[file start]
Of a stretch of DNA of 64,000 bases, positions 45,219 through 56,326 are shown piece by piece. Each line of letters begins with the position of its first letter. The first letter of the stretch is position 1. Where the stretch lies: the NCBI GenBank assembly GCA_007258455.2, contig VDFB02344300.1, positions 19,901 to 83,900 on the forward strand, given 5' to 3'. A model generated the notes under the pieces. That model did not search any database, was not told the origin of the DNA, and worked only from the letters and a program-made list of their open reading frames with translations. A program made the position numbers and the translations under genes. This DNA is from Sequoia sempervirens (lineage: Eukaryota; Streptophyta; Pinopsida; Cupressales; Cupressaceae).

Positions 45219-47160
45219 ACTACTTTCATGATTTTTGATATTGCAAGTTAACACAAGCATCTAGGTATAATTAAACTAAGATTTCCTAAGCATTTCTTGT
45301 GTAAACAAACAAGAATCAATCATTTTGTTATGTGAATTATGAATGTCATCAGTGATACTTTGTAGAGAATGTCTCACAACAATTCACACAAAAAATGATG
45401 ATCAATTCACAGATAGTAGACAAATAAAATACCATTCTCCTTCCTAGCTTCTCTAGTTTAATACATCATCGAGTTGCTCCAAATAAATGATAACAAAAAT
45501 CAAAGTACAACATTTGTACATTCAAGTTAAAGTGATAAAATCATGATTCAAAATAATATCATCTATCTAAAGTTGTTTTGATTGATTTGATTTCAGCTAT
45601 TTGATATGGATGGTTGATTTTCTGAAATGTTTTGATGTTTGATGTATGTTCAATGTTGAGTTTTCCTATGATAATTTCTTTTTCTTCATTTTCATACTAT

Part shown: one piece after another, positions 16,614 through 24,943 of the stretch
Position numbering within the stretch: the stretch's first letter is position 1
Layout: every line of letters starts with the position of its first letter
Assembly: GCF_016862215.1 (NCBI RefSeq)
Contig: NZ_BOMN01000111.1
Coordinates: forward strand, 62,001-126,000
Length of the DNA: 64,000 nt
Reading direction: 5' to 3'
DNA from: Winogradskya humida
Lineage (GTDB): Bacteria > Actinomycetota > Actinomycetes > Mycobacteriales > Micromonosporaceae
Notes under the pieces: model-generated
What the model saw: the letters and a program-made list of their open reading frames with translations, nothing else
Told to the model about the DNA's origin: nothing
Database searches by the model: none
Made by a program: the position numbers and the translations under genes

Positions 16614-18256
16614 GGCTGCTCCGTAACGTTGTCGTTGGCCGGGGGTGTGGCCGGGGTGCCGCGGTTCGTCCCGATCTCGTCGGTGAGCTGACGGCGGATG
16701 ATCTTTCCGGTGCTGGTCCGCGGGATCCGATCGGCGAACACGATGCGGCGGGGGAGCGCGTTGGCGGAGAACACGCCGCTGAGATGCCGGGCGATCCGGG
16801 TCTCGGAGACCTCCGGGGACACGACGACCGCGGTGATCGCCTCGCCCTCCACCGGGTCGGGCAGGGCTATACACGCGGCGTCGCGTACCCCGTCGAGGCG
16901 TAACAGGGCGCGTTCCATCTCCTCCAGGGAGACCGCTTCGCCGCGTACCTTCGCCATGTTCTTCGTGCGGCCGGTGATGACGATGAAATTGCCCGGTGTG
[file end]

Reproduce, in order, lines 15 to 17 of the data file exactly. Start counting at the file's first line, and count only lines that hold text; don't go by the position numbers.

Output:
Reading direction: 5' to 3'
DNA from: Winogradskya humida
Lineage (GTDB): Bacteria > Actinomycetota > Actinomycetes > Mycobacteriales > Micromonosporaceae